State-owned CPC Corp, Taiwan (CPC, 台灣中油) said yesterday that the company’s purchase of crude oil from Saudi Arabian Oil Co (Saudi Aramco), also a state-owned oil company, was based on long-term contracts and would not be affected by Taiwan Power Co’s (Taipower, 台電) intention to bid on building the Ras Azzour Independent Water and Power Plant (IWPP) in Saudi Arabia.
CPC’s response came after the Chinese-language United Daily News reported yesterday that the Saudi government could halt its supply of crude oil to Taiwan if the nation’s bidding team, which consists of three state-owned companies including Taipower, Taiwan Water Corp (台灣自來水) and Taiwan Cogeneration Corp (台汽電), backed out of the bid.
A high-ranking economic official said yesterday that such a scenario was highly likely.
“I have never heard of such a thing,” Vice Minister of Economic Affairs Hsieh Fa-dah (謝發達), told the legislature’s Economics Committee yesterday.
“From a professional standpoint, such a thing is very unlikely to happen,” Hsieh said.
CPC said the two oil companies had maintained a good business relationship over the past few decades and had never encountered a cancelation of contracts.
Aside from the three state-owned companies, Taiwan’s bidding team also cooperated with two Saudi firms, Al Rajhi and Al Khorayef, to form a Taiwan-Saudi Arabia bidding team.
The state-owned Water and Electricity Company of Saudi Arabia announced on May 30 last year that the Taiwanese-Saudi bidding team was among the 11 international teams that were qualified to bid for the Ras Azzour IWPP project.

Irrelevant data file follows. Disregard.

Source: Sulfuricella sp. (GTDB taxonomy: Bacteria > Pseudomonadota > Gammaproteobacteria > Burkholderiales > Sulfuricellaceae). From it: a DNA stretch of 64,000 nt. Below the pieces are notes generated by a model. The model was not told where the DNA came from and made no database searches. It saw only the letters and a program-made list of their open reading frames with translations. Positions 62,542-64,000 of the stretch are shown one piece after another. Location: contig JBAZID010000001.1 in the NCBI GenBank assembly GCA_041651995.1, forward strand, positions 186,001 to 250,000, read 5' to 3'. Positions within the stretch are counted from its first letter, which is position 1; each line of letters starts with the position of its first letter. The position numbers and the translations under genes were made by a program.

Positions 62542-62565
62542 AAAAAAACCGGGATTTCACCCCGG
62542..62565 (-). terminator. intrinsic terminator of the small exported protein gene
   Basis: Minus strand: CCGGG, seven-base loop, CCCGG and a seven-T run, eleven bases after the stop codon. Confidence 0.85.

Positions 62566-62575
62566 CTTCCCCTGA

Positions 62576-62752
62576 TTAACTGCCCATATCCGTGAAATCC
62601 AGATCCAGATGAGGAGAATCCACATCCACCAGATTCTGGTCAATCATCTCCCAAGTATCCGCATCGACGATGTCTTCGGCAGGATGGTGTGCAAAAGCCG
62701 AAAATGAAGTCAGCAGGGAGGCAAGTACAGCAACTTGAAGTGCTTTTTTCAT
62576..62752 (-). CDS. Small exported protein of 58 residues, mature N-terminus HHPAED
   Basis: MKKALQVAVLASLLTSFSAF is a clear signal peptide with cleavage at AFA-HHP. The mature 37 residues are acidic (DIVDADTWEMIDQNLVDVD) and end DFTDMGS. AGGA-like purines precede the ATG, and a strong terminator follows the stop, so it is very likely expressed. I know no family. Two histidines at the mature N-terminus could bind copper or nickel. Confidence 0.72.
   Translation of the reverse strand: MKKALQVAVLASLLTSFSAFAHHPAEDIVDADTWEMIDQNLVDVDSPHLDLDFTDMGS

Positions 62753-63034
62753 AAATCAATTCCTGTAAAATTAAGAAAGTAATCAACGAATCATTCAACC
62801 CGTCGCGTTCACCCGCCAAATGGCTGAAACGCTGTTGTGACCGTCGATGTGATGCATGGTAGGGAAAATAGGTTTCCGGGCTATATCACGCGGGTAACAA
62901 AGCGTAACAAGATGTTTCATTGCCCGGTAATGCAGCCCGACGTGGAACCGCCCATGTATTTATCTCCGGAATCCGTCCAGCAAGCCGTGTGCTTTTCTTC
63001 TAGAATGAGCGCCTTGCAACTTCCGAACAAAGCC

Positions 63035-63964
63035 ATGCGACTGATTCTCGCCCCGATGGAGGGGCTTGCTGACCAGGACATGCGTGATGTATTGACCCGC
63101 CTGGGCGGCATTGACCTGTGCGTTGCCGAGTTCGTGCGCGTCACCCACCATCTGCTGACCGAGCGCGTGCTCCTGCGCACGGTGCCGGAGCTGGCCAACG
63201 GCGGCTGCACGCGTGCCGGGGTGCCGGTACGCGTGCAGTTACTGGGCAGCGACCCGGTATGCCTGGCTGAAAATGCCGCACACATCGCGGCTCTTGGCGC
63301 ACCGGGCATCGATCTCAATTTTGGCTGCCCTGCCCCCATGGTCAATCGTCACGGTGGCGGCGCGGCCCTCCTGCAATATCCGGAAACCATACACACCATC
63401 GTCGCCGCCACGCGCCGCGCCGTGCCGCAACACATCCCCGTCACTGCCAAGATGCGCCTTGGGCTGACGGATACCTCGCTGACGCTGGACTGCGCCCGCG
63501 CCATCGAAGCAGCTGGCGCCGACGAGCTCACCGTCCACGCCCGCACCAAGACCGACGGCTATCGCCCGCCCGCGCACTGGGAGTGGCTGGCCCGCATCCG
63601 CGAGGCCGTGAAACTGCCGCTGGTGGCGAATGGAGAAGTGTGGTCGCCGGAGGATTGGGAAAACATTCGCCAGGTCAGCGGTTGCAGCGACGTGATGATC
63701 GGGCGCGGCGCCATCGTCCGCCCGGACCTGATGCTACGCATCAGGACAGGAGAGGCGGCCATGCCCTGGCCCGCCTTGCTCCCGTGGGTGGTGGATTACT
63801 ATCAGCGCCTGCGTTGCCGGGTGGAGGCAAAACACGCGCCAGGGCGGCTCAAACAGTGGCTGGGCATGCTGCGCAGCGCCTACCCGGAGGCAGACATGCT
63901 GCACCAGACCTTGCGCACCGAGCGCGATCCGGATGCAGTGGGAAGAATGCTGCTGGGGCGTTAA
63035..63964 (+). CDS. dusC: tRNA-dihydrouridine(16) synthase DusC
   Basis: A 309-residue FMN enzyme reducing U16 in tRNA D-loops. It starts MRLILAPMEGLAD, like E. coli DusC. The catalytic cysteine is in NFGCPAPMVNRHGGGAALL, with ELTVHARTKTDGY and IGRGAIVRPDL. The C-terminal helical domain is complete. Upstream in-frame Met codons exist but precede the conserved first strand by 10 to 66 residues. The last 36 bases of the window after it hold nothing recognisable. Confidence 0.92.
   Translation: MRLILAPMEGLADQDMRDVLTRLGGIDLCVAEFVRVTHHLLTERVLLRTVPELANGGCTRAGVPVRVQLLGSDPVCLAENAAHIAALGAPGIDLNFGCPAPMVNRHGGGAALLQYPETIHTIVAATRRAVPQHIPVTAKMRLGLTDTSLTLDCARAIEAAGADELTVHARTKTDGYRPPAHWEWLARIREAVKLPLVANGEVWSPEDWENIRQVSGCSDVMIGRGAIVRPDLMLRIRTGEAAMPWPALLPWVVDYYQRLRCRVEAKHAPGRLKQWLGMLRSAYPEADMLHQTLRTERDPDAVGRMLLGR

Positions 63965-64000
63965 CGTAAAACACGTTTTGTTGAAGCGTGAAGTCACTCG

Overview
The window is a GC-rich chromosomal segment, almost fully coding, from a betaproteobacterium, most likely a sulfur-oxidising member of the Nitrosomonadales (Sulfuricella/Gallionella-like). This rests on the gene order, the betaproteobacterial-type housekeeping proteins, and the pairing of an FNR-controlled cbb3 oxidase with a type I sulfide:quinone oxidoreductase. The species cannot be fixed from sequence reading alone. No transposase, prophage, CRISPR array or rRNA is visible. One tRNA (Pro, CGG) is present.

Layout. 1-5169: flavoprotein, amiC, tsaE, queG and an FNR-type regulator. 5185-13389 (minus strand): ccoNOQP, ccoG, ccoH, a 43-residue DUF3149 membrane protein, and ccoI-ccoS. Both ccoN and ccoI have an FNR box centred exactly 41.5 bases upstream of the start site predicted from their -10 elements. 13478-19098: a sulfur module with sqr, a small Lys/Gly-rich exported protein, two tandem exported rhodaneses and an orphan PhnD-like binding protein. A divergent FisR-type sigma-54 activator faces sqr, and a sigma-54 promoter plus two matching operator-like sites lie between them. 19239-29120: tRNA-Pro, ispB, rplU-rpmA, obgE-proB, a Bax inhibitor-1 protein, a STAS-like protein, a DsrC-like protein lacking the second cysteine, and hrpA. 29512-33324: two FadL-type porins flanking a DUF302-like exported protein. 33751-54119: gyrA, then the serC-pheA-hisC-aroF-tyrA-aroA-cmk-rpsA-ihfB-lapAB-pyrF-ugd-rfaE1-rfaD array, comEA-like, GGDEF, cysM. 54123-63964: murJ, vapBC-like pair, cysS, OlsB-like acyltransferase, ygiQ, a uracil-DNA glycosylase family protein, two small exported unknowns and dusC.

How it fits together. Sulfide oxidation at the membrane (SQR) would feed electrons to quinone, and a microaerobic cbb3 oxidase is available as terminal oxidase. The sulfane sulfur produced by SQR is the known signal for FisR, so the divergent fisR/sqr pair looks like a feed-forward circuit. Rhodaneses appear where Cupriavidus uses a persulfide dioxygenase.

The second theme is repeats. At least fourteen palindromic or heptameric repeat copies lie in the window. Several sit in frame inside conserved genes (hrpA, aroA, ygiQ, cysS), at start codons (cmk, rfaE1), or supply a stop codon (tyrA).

The Ministry of Economic Affairs said the total investment in Ras Azzour IWPP — a build, operate and own project — would be about US$4 billion and was expected to generate NT$500 billion (US$16.2 billion) in revenue in 20 years. Its return of equity (ROE) is expected to be 15 percent, the ministry said in its latest report.
“It is uncertain whether we [the Taiwanese-Saudi bidding team] will win the bid. But, if the ROE can be guaranteed at 15 percent, we should be able to generate profits,” Taipower chairman Edward Chen (陳貴明) said yesterday.
The Economics Committee said yesterday that Taiwan’s bidding team could continue preparations for the bid.
However, whether it could make its bid on June 2 — the deadline for the Ras Azzour project — would be a decision the new administration will have to make after it comes into office next Tuesday.
If Taiwan’s bidding team decided not to place a bid, the government would face a loss of NT$240 million for breaking the contract, Hsieh said.